Wednesday, 17 November 2010

Multiple Choice Dogme Challenge # 6 (or not?)

WANTED : German Teacher

I've finally decided that I have to have German lessons. Imagine you are me. Answer the question truthfully. It's multiple choice. You can only choose one answer.

You have decided to learn German. You can choose your teacher. You have the following options.

a) a native German speaker with no teaching experience.
b) a non- native German speaking teacher, who is qualified and experienced.
c) a native German who is a qualified and experienced teacher.

I choose C. 

On paper it seems the right choice.

The best of both worlds. 

Native, qualified and experienced. 

What more could you ask for? 

It's never black and white right? 

Who would you choose?


  1. Hi there

    I'd go with C - but...thinking about it...If I were a complete beginner I may be tempted by a non-native if they had the same L1 as me - could help with comparisons when dealing with grammar etc. I'd move on to option C after I'd got the basics thoroughly sorted out.

    But then we have pronunciation - that's where having C from the start would help to avoid picking up flawed pron...

    C - there you go

  2. Hi Leahn, if I needed one person to perform a one-off highly-skilled task, such as brain surgery, I would pay as much as I could afford to have the best. Who wouldn't? But I've always felt that TEFL, because it is an ongoing process that can last years (as one of your psots describes), and if cost is a consideration, and if you, as you are, able to self-direct your learning, what is wrong with option a)? They would probably be 3 times cheaper. Assuming you practised your German outside your let's say one or two hours a week course with either b) or c), how good would this be compared to more time spent with a)?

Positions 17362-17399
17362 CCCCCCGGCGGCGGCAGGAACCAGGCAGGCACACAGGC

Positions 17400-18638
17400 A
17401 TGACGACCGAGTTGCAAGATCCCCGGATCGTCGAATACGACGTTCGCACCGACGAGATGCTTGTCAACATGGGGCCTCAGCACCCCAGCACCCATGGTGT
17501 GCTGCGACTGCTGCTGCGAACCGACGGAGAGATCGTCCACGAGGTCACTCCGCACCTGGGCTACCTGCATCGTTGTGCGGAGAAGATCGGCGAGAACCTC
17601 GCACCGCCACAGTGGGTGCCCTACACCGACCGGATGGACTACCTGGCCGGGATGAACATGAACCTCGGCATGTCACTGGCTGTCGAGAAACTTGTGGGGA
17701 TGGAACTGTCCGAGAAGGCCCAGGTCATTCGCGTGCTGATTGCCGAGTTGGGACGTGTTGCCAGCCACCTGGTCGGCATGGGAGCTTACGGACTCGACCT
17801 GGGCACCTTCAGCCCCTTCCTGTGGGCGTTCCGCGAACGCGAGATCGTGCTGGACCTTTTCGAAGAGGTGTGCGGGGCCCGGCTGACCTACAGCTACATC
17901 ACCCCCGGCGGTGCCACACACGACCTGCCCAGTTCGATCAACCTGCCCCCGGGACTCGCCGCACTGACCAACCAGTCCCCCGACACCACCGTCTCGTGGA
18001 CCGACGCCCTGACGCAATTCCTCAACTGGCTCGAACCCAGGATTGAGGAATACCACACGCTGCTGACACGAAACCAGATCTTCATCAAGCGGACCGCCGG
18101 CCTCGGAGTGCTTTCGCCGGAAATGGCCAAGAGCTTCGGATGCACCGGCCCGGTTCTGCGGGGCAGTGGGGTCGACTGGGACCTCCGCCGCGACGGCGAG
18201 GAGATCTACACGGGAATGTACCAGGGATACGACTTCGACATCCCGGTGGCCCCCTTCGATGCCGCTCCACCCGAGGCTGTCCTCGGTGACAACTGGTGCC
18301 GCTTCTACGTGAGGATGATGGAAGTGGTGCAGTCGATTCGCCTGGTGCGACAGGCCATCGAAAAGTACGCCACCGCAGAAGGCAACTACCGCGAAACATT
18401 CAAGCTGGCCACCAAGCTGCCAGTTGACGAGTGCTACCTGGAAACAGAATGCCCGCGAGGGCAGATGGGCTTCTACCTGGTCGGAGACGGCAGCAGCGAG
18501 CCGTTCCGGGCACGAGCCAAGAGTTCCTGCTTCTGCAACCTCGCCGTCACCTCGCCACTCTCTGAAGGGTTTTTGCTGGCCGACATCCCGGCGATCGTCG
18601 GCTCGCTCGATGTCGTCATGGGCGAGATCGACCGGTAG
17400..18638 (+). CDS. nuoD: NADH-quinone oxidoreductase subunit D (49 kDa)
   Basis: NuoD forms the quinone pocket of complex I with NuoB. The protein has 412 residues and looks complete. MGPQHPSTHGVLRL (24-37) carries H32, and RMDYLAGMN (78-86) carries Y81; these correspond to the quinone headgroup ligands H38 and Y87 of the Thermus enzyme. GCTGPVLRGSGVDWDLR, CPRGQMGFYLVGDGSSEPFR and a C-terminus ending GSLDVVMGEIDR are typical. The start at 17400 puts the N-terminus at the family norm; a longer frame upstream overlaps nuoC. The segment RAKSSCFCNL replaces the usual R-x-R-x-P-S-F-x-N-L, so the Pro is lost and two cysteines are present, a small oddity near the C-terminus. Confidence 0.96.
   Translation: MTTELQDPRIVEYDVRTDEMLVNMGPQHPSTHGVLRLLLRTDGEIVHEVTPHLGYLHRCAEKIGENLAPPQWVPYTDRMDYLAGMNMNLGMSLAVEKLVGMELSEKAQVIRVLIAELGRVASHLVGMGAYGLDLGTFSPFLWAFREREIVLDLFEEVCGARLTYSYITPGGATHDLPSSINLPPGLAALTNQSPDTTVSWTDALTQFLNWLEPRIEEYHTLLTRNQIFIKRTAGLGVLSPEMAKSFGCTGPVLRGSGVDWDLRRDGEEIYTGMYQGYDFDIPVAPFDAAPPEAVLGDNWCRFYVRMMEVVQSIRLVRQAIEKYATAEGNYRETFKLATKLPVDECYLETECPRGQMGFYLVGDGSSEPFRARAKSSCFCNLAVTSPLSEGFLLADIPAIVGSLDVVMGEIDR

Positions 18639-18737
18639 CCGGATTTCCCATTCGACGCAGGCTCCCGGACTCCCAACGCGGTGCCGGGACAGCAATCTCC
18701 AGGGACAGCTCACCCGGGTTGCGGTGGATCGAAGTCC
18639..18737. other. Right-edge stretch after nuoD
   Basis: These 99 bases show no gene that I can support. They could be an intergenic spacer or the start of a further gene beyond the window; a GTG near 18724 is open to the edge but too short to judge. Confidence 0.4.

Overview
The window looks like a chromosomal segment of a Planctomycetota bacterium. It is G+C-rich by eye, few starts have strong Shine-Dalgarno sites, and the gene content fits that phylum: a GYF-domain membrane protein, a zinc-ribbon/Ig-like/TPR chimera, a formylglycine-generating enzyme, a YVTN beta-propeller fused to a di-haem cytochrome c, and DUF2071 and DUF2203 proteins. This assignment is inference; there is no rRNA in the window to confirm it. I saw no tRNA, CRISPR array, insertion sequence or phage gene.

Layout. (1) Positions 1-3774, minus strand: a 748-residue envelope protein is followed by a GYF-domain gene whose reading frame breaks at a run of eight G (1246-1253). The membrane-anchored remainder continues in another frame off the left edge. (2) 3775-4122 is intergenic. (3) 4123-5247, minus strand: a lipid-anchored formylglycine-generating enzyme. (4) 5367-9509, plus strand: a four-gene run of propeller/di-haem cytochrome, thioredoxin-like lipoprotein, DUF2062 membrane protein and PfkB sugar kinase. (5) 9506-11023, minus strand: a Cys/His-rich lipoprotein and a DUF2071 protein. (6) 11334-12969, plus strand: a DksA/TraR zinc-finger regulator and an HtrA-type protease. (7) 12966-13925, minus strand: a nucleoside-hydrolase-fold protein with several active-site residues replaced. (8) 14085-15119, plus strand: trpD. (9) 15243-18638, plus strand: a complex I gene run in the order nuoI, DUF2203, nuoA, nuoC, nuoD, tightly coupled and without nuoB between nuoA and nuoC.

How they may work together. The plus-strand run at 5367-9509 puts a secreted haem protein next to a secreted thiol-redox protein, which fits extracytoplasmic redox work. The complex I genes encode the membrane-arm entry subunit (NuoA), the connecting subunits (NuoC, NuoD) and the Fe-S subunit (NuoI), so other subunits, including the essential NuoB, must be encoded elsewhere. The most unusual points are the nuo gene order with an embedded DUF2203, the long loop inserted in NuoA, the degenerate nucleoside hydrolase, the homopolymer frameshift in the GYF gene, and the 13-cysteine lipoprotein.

3. Hi Clare,

    Is that YOU Clare or another Clare? Not as easy as you first think. Like you say maybe a non-native when you're a beginner is more helpful as you can ask for comparions and translation etc.. Or as David says maybe more time spent with a).... I've no idea. Only a preference for c)....



  4. Hi David,

    I think part of the problem here in Spain is that a lot of parents are paying for English classes in academies that employ native English teachers and they assume that this is the BEST. I'm not saying it isn't. It's actually quite complicated. I had a private native Spanish person teach me one-to-one for three years, I lived in the country and spent many extra hours a week teaching myself. It still took three years.

    I learnt German at school and have been with my German partner for 12 years. I've picked up the German I speak from listening to conversations and from watching the TV.

    I've gone for a native German person to teach me. I'm not sure if she is a teacher I doubt it but she's cheap and seems very friendly. I'll keep everyone updated on my progress.



  5. Good luck. So, option a). That's what I'd go for. Did you read my post?

  6. It is not easy. I would have to see all three of them and then I would know.
    My teacher would have to be someone nice, optimistic and calm. I know, this sounds like something a 10-year-old would write, but I am not joking. As a learner, I would have to do the main part of the job anyway and I need someone who can motivate me.
    I am honestly surprised by what I have said here. I don't know where that came from, I really don't.

  7. Hi Natasa,

    Difficult huh? I agree with you about soft skills being equally important...thanks. Hope to see you here again!